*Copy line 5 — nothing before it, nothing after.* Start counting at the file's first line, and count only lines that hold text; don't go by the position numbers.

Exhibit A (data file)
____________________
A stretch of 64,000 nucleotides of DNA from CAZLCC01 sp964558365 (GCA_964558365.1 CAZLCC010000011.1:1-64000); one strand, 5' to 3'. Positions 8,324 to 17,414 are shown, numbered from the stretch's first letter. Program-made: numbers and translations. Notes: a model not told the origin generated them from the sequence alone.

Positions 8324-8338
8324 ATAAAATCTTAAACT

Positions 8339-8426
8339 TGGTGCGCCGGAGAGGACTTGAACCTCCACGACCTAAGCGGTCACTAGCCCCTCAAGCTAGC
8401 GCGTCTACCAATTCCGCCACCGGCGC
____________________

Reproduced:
8339 TGGTGCGCCGGAGAGGACTTGAACCTCCACGACCTAAGCGGTCACTAGCCCCTCAAGCTAGC